As I said, in any other kind of picture, the marks or schemata Posen employs would be sufficient to make the cloth read as ‘lying on.’ But the point is not so much how precise the schemata can be and still retain their capacity for ambiguity – for that, in a way, is a somewhat precious question – but more importantly howprecise they m ay have to be on occasions to avoid ambiguity. And that is really a quite frightening but also exciting prospect, for as piectorial conventions and the corresponding skill in employing them, become more and more sophisticated (but that is not to say realist), the margin of error becomes finer and the demands on the artist’s creativity and the viewer’s attentiveness become more and more tightly stretched. Or does this reaction imply a finite terminus in the potential of human perception? Might we not continue to refine visual perception and pictorial representation with no more and no less strain than in the past?

Obviously these are questions of profound importance, but having asked them Posen switches, in his very recent works, to different but equally difficult and important ( and associated) problems. The four flower pieces (Flowers I,II, Iii, and IV, all 1978) are conceived of as vehicles of expression for perceptions which seem to cut across rigid boundaries of vision, thought, and feeling, and involve experiences which in ordinary everyday terms are contradictions. If this sounds irrational, it is prudent to remember that much of our dream experience is of this nature and is frequently rich in experience and meaning.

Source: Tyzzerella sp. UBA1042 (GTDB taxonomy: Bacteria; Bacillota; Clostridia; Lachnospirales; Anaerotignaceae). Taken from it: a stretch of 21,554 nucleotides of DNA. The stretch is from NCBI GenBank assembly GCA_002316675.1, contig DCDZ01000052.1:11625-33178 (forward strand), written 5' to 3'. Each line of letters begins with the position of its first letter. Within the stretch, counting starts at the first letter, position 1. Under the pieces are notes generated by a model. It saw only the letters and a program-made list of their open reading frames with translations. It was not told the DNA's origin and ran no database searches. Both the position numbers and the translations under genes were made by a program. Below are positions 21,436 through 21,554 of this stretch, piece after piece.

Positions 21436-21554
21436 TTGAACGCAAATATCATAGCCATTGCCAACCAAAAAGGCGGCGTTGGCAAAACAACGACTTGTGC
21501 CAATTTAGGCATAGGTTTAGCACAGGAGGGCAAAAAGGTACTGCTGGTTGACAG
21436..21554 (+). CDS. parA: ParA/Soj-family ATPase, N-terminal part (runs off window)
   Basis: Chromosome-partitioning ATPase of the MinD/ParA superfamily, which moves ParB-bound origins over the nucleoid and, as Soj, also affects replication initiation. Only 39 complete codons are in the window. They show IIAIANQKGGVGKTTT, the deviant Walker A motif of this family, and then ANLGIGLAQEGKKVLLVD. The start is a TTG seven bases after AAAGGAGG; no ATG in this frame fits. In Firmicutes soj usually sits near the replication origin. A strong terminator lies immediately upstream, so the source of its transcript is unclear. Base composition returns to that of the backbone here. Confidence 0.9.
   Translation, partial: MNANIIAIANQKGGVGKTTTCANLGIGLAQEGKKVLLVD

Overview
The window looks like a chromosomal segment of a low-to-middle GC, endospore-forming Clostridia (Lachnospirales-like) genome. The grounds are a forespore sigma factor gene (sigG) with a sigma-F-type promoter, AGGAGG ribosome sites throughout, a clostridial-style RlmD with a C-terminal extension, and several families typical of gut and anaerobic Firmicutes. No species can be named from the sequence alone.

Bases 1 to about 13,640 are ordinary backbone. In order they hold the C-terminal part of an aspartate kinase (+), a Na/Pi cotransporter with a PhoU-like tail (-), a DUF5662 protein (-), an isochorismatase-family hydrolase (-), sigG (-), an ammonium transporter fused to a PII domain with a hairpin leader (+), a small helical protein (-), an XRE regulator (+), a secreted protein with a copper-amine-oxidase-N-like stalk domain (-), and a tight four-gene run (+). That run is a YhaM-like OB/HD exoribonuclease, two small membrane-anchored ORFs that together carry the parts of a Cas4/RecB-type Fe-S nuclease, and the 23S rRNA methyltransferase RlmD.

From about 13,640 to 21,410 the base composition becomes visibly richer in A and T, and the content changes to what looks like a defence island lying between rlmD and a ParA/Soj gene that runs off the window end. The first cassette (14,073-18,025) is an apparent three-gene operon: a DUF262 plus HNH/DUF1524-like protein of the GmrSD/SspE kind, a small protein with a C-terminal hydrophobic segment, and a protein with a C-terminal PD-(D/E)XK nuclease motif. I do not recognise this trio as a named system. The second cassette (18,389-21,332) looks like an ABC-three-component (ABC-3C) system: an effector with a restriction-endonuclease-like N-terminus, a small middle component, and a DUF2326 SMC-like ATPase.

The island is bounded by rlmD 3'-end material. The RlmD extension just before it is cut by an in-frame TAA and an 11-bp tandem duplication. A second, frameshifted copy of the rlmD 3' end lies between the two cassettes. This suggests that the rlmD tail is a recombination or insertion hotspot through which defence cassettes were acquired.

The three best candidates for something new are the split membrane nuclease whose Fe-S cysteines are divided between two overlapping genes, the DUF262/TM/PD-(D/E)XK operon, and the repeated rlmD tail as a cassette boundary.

To take a very mundane example, it is a very common experience fin dreams for events to take place in a spot which is both one place and another (and not just a blend of the two), or to withness and experience events as if one were inside each of the people and yet to feel oneself also to be an invisible spectator. In dreams these contradictions --- these impossibilities – casue no discomfort to all, and even in the re-telling one knows that however hard it might be to be articulate, nonetheless it was experienced. Surrealism of course trid to communicate these experiences simply by translating them, in a fairly literal way, into paint, as if the iconography of the imagery must have some power to trigger the sub=-surface operations of the mind.

Posen finds his sources not in dreams, but in ordinary perception, and through this avenue of enetrance begins to tap the mystery and depth of the human mind in action. In specific terms he pursues the life of a simple vase of flowers, weaving a texture of experience around it which almost reaches the point of a self-sustaining existence against the evanescence of the object: the material world around us may change or even decay, but the experience remains because it has been experienced and has therefore left its mark.